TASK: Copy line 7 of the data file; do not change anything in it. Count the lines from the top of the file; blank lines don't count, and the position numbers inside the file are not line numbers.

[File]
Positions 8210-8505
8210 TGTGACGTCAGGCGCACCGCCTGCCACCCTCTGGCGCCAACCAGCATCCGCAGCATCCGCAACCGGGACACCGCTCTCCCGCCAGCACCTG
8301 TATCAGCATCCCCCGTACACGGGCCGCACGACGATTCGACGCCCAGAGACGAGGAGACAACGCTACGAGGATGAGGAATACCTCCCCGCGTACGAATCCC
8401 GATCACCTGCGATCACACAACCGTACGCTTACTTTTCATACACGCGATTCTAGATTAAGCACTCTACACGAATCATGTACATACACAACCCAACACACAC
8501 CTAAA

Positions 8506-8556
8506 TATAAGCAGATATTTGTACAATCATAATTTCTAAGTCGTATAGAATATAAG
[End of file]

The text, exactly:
8506 TATAAGCAGATATTTGTACAATCATAATTTCTAAGTCGTATAGAATATAAG